Reflections on the 2019 GOGLA E-waste Festival

Be­tween 2010 and 2018, 42 million off-grid solar products were sold, 58.4 million metric tons of CO2 and black carbon was averted, and an estimated 246 million people lived in a house with improved energy access thanks to off-grid solar products.

As the off-grid solar sector grows in impact and scale, more attention is being placed on the lifecycle of solar products and the need to advance the sector’s performance on e-waste management. In July 2019, the GSMA attended GOGLA‘s ‘E-waste Festival’ in Nairobi, an event designed to bring the off-grid solar industry together to create new ideas, partnerships and projects related to e-waste. Over 50 attendees took part in the three day event, representing mainstream solar manufacturers, off-grid solar manufacturers, recycling centres, formal repair/collection owners, informal handlers and associations, consultancies that assist in e-waste management, and academic institutions.

The first day of the festival was kicked off with a short message from Esther Wachira of Swedfund, Greyson Metili from Mobisol Tanzania (co-chair of the e-waste Working Group) and Drew Corbyn, Programme Manager for Quality and Consumer Protection at GOGLA. Group discussions and sharing sessions also provided opportunities for participants to identify the most common types of e-waste and highlight examples of best practice on e-waste management (i.e. repair and reuse, recycle, or discard in a safe manner). Groups also shared insights on the key challenges that exist in the Off-Grid Solar (OGS) waste management ecosystem, and then translated these into opportunity areas. It was great learn that mobile phones are one type of e-waste that can be fully recycled, and to hear consensus that digital platforms could be used to facilitate partnerships and collaboration among OGS players.

Day two began with the closed-door session for members of GOGLA and KeREA. During this session the participants looked at the content of the draft e-waste bill and policy in Kenya, which was brought forward by NEMA (National Environment Management Authority). An industry response to the bill was discussed and will form the basis for future engagement with policy makers. Although the conversation was very specific to the OGS ecosystem, it was good to see similarities to the m-waste ecosystem. The key points in the policy position were:

  • NEMA’s efforts to be fair across all organisations (to ensure larger organisations don’t get a competitive advantage);
  • National Steering committee to have fair representation from the OGS industry;
  • Collecting centres to be set up based on proximity to specific collection activities (especially in rural areas);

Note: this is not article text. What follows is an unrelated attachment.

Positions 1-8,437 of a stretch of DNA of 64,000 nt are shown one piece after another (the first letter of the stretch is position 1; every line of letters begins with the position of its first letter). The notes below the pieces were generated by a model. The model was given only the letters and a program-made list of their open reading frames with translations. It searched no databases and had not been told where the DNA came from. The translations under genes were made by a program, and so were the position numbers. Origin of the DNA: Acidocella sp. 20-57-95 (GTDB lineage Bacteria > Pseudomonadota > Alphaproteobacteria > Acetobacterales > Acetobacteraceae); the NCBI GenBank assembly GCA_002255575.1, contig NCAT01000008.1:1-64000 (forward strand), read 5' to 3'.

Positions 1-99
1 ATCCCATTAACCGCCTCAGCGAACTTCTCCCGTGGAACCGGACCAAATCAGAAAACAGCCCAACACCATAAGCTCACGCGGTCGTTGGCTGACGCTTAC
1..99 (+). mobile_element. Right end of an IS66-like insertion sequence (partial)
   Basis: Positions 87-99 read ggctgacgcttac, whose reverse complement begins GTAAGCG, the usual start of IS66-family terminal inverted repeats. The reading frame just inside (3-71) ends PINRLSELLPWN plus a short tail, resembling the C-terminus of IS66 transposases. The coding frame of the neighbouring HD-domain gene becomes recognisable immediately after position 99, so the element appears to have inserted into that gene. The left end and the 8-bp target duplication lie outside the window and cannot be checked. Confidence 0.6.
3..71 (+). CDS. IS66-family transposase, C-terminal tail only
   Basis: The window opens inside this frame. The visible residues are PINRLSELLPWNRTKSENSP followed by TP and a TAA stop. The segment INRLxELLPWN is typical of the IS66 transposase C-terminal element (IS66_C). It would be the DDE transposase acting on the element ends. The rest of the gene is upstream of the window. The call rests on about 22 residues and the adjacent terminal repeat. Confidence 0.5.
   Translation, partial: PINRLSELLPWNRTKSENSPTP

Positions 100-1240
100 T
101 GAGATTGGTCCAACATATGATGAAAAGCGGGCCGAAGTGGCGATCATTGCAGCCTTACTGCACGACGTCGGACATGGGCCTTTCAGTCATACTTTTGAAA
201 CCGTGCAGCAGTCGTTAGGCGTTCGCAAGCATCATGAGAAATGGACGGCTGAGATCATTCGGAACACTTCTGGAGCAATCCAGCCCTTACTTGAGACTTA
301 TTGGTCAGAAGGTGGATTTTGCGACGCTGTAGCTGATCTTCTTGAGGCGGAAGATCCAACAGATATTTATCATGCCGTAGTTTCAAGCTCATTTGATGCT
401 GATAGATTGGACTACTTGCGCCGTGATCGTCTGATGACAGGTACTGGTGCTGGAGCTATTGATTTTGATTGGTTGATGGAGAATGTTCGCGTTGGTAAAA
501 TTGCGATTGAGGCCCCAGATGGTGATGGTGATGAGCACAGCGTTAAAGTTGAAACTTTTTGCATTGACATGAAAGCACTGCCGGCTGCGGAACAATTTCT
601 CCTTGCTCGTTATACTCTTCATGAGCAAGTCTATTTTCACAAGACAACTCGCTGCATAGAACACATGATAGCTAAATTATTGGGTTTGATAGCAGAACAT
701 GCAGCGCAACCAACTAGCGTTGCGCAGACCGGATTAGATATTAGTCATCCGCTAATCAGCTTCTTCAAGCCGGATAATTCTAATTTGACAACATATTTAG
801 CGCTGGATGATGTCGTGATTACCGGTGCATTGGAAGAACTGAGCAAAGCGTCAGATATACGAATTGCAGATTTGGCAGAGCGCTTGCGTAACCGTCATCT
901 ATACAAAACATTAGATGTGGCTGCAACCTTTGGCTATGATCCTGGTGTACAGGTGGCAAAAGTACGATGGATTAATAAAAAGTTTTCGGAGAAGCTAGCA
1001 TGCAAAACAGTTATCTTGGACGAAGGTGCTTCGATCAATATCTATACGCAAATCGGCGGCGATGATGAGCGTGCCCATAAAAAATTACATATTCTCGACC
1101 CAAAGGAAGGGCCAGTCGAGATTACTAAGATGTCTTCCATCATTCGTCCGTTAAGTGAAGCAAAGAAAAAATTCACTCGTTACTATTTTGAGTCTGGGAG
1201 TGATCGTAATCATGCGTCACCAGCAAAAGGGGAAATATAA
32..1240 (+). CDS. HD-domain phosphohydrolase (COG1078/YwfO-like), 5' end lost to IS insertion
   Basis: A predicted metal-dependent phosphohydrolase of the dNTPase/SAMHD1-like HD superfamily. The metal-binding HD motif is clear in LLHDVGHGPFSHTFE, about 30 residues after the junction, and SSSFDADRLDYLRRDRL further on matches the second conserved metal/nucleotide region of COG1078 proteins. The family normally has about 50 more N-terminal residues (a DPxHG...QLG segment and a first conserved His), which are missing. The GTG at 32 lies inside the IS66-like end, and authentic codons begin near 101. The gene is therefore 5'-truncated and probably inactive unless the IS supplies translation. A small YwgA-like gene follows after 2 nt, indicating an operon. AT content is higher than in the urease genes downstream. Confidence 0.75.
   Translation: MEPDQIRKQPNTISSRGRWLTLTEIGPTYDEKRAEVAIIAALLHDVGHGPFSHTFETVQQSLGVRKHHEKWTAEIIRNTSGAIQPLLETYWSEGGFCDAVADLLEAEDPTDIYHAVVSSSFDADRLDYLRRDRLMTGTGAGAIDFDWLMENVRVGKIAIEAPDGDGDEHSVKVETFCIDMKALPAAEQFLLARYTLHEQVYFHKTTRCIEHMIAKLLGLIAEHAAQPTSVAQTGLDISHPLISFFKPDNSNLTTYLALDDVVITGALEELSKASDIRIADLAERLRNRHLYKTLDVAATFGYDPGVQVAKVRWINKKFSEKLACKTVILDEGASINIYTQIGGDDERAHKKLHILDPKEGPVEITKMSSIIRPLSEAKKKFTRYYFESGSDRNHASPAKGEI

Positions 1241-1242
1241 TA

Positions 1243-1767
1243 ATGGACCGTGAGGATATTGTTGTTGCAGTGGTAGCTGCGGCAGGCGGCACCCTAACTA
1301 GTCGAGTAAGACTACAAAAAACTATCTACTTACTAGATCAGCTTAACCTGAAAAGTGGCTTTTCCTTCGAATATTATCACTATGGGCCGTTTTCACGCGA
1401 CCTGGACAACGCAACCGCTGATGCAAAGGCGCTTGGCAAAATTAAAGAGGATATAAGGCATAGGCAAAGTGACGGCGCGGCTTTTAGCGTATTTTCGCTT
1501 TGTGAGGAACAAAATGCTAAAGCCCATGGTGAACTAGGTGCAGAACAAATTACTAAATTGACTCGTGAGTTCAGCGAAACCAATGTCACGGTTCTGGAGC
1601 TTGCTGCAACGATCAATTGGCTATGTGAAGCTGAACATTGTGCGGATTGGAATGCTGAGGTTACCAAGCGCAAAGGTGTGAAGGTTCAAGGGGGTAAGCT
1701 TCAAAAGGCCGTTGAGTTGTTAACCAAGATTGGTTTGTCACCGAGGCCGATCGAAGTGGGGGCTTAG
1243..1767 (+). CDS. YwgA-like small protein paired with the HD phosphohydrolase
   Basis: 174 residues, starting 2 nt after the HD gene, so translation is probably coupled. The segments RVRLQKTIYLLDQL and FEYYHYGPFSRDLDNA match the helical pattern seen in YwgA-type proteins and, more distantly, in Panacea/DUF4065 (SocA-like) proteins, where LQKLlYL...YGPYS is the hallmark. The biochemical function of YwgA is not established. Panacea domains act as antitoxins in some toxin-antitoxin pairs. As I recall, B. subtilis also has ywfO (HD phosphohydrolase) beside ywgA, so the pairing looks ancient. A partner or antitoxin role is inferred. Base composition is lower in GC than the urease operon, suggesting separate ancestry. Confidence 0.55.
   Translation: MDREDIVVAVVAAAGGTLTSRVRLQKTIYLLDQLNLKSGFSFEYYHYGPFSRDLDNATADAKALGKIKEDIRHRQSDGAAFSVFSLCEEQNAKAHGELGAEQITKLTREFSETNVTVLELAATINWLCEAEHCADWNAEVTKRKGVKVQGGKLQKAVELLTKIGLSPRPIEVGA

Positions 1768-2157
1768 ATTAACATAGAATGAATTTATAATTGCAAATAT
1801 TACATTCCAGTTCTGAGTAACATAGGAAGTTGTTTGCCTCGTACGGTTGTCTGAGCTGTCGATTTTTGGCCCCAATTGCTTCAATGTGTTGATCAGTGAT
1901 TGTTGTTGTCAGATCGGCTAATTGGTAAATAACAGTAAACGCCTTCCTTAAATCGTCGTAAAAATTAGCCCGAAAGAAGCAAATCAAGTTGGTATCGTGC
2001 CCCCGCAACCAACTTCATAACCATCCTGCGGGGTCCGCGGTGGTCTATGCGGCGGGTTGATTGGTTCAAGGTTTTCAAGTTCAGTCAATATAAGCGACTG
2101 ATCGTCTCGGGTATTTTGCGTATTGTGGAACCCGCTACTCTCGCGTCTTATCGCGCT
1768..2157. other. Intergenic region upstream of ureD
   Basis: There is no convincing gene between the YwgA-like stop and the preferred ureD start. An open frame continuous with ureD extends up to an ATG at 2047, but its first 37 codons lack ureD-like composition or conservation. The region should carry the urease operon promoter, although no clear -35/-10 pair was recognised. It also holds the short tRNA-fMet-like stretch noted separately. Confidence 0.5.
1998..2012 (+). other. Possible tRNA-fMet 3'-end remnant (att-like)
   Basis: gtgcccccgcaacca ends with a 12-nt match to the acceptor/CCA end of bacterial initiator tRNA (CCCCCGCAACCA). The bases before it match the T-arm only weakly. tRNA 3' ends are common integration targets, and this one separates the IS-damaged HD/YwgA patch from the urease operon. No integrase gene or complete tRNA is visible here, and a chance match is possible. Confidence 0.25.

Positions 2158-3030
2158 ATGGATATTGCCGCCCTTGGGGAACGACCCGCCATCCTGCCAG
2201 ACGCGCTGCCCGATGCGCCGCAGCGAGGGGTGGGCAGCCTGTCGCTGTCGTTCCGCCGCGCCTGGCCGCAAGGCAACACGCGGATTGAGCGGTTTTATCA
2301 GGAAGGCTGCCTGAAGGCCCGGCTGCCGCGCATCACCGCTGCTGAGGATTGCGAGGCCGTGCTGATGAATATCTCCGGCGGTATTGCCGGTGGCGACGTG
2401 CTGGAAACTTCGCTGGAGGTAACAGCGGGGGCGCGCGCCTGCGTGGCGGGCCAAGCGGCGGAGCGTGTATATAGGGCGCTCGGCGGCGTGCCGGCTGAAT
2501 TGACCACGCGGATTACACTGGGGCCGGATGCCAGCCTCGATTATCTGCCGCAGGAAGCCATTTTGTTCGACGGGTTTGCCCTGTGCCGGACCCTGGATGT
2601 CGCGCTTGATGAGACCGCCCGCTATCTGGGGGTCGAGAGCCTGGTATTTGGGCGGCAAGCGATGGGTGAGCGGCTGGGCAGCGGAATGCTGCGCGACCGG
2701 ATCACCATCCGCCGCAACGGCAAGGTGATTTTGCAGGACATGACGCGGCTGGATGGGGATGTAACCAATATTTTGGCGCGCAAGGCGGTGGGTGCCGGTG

• Ensure the cost of collection is fairly allocated between rural vs urban e-waste (as there would be more e-waste in urban settings);
  • Legal framework to be considerate towards the products brought into the market recently; and
  • Legal framework should allow producers to have the flexibility to comply rather than being too prescriptive.

In the afternoon, we heard the eight Global LEAP winners describe the projects they will be implementing over the next year. The Global LEAP Solar E-Waste Challenge has made US $1 million in grant funding avail­able to companies with innovative ap­proaches to e-waste management in the off-grid solar sector in Sub-Saharan Africa.

On the third and final day of the festival, participants visited the WEEE centre – one of the Global LEAP Awards winders – to get a first-hand view of the practicalities of e-waste handling and treatment. During the visit we were able to see:

  1. The location where all the E-waste items and brought and sorted; depending on the day and quantity of e-waste they have, they would decide which type to classify:
  2. How the e-waste is categorised and removed into parts:
  3. How Lithium Cadmium batteries brought to the centre are ‘re-wired’. The battery is essentially disassembled down to a compact cell (which is being held in the picture below), which can be used to power a household with five lights for eight hours, or a TV for eight hours. The battery cell is given a serviceable warranty for two years:
  4. Finally, the Cathode Ray Tube (CRT) monitors are cut, gas is released, and all of the components are separated:

The three-day festival provided many insights on the e-waste management ecosystem of Sub-Saharan Africa, focusing mainly on end of life management for Off Grid Solar E-waste. E-waste management will be a key focus area for GSMA’s CleanTech programme, and efforts to improve the management of mobile waste will be actively encouraged by GOGLA and other important stakeholders. For a full summary of the E-Waste Festival, visit GOGLA’s website.

This initiative is currently funded by the UK Department for International Development (DFID), and supported by the GSMA and its members.
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